The meat has been cured with nitrites extracted from vegetables, a practice not permitted by the European Commission because of evidence that it increases the risk of bowel cancer. But it is allowed in the US, where the product is often labelled as “all natural”. The powerful US meat industry is likely to insist that the export of nitrite-cured meat is a condition of a post-Brexit UK-US trade deal, which the UK government is under intense pressure to deliver.

“The American processed-meat industry acts just like big tobacco,” Guillaume Coudray, author of Who Poisoned Your Bacon Sandwich?, told the Observer. “It obscures the truth about nitro-meats and clouds the facts for its own commercial benefit – and they have been at it for decades. They have done this despite clear and overwhelming evidence that nitro-meats cause bowel cancer.”

Coudray’s claims echo the row over chlorinated chicken. The practice of washing poultry meat with chlorine is common in the US but banned in the UK. The government has said it will not allow the import of chlorinated chicken and hormone-treated beef under a transatlantic trade deal, but has refused to sign those pledges into law.

The US processed meat industry uses nitrites derived from celery juice to cure pig meat, keep it pink and preserve it so it can stay on supermarket shelves longer. Nitrites are harmless in themselves, but when they are cooked and ingested, they produce nitrosamines which are carcinogenic.

In 2015 the World Health Organization linked 34,000 worldwide cases of colorectal cancer a year to diets high in processed meats. Its report – based on epidemiological data from hundreds of thousands of people – advised that eating 50g of processed meat a day, the equivalent of a couple of bacon rashers, raised the risk of bowel cancer by 18% over a lifetime.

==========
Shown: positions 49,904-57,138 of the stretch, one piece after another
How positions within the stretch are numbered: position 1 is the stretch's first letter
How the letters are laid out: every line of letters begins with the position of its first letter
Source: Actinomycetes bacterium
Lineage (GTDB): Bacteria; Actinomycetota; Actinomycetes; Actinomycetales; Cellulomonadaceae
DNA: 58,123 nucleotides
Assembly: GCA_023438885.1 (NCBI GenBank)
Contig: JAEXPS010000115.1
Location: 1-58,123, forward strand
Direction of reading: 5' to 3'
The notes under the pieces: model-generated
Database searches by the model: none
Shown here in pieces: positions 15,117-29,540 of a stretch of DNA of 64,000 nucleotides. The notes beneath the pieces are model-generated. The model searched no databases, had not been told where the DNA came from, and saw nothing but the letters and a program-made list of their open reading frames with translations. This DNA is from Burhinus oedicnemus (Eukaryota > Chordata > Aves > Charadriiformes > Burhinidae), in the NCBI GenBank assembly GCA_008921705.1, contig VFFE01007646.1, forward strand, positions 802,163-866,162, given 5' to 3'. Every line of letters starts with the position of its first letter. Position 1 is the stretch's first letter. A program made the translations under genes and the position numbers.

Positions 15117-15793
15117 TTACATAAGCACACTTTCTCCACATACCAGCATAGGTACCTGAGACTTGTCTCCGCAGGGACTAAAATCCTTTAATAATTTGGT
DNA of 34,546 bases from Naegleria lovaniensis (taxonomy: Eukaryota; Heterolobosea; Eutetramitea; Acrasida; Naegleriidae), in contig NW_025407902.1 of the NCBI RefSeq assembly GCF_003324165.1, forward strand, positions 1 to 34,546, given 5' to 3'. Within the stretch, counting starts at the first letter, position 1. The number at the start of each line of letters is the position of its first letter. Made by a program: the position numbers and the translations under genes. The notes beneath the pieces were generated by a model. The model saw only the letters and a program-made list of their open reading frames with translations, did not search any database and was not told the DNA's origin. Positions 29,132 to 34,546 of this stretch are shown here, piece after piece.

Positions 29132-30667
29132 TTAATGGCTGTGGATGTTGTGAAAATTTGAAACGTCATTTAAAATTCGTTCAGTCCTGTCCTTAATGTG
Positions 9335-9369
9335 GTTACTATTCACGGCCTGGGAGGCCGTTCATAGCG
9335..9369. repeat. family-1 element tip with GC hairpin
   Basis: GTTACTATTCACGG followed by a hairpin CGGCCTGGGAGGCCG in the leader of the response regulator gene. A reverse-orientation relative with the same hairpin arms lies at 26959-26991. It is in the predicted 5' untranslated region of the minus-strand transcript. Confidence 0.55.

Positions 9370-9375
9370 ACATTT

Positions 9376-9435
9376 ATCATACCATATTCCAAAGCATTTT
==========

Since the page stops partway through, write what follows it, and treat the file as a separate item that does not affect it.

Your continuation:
Coudray, whose book is published this week, said: “The American meat industry uses celery juice nitrites to cure bacon and ham. The Americans overtly mislead their consumers by claiming their products are ‘nitrite-free’ or ‘all natural’, whereas such claims have been banned in Europe.

“A free trade deal between the UK and the US poses a real risk of flooding the British market with dangerous bacon. As a result of inaccurate and misleading American packaging, consumers will have no way of knowing which products are genuinely safer.”

Despite its ban on vegetable-derived nitrites, the EU continues to allow conventional nitrites. But, said Coudray, progressive meat producers in the UK, France, Italy, Germany and Denmark had “taken great strides” in recent years to remove all nitrites from their products. For example, Italian producers have made Prosciutto di Parma for three decades without the use of nitrites. Naked Bacon, the UK’s biggest bacon brand, is also nitrite-free.

“France is considering banning nitrites altogether in a landmark bill before the French parliament,” said Coudray. “It is time the UK government did the same – and guaranteed these substandard American products will be banned entry into Britain.”

Bee Wilson, a food historian and writer who contributed a foreword to Coudray’s book, told the Observer: “The really interesting thing to watch is whether the French ban on nitrite-cured meat will come into force. If it does, this will be a huge shift in food policy which could encourage other governments in Europe to follow suit. But at the moment there is no sign of the rest of the EU following France.

“The traditions of curing bacon with these chemicals became established at a time when no one knew that they caused any harm. But now that we do know that they cause harm, the question is what to do next. [This] needs tougher regulation at a governmental level so that the whole industry is forced to change in unison.”

Coudray’s book also reveals aggressive lobbying by the US meat industry to overturn a UK ban on nitrite-cured meat during the second world war amid shortages of bacon and ham. Confidential diplomatic cables obtained by Coudray show the head of the US Bureau of Animal Industry accusing the British of “unfair discrimination”. The British board of trade warned that the US was “very disturbed about this matter”, “will not let it rest”, and “might be expected to take reprisals”.